Use this URL to cite or link to this record in EThOS: http://ethos.bl.uk/OrderDetails.do?uin=uk.bl.ethos.582267
Title: Electroanalytical applications of carbon electrodes
Author: Patel, Anisha N.
Awarding Body: University of Warwick
Current Institution: University of Warwick
Date of Award: 2012
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Abstract:
Carbon materials, such as graphite and conducting diamond, are highly popular for analytical and electrochemical applications, and fundamental knowledge of heterogeneous electron transfer is required to understand and optimise applications. In this thesis, the relationship between the structure of HOPG (Highly Oriented Pyrolytic Graphite) and its electrochemical behaviour has been thoroughly studied from the macroscale to the nanoscale. With the use of data collected from a wide range of techniques, spanning voltammetry, electrochemical imaging and high resolution microscopy, on 5 different grades of basal plane HOPG whose surfaces vary in defect density, the contribution of edge plane vs. basal plane on the electrochemical activity of HOPG has been re-examined. The significant body of work presented herein shows, without doubt, that the basal plane of HOPG is a very active electrode for Ru(NH)6 3+/2+; Fe(CN)6 4-/3-; the oxidation of the neurotransmitter, dopamine (DA), and quinones in aqueous solution. This overturns a well-established (textbook) model that the basal surface is inert, which researchers have assumed for two decades, with implications that carry over to related sp2 carbon materials, such as graphene and carbon nanotubes. A second aspect has considered polycrystalline boron-doped diamond (pBDD) to study neurotransmitters, such as DA and serotonin (5-HT). The electrode surface was found to be resistive towards permanent surface blocking during the electrochemical oxidation of these neurotransmitters. The properties of the film formed by 5-HT oxidative products, was thoroughly investigated using voltammetry and high resolution microscopy. It is shown, for the first time, that electro-oxidation of 5-HT results in an electrically insulating, but charged and porous film, but procedures are demonstrated that allow the pBDD to be renewed in-situ for precise electroanalysis.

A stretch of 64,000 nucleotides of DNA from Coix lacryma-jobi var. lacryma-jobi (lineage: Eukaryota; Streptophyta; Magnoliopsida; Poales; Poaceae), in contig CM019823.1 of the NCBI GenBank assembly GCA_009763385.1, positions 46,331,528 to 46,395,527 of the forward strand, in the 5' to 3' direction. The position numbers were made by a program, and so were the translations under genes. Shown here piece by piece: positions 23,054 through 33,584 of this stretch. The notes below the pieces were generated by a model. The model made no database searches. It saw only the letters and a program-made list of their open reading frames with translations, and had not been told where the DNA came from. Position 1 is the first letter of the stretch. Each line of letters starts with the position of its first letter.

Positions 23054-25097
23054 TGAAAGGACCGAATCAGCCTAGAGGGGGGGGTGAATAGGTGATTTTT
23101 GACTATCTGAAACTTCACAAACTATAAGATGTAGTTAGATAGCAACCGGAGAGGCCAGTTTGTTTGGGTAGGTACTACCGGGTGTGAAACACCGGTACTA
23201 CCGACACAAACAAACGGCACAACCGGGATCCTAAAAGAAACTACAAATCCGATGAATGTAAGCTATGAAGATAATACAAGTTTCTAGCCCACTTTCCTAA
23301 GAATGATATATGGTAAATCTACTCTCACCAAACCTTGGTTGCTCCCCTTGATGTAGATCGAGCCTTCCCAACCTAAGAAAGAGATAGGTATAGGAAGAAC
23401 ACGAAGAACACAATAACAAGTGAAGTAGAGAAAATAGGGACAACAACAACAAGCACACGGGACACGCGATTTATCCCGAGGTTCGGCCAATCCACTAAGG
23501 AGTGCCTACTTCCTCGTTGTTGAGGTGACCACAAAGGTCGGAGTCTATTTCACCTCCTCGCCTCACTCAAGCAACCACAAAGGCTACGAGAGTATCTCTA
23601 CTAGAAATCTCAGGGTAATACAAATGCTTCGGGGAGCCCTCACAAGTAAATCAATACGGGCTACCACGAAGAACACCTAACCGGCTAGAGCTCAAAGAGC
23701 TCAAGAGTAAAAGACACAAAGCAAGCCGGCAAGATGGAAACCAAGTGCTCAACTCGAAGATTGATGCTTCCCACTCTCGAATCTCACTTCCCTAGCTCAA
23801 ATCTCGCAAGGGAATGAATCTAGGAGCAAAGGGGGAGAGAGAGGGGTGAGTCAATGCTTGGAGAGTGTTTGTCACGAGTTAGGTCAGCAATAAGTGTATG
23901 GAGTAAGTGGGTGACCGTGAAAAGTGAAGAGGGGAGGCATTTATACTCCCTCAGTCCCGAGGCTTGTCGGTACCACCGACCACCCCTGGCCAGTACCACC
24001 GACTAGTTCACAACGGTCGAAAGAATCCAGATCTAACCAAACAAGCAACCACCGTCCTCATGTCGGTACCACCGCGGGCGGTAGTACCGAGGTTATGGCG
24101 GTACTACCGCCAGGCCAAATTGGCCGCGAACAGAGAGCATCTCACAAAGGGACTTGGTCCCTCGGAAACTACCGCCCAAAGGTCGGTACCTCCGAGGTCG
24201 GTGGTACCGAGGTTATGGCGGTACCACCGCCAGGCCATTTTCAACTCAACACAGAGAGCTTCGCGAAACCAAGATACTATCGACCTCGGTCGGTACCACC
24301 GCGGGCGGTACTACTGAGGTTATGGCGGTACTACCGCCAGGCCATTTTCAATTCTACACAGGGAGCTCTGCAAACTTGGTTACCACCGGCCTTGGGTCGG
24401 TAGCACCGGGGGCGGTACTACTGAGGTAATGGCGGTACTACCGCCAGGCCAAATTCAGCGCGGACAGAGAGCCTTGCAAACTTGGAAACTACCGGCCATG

Supervisor: Not available Sponsor: Not available
Qualification Name: Thesis (Ph.D.) Qualification Level: Doctoral
EThOS ID: uk.bl.ethos.582267  DOI: Not available
Keywords: QD Chemistry
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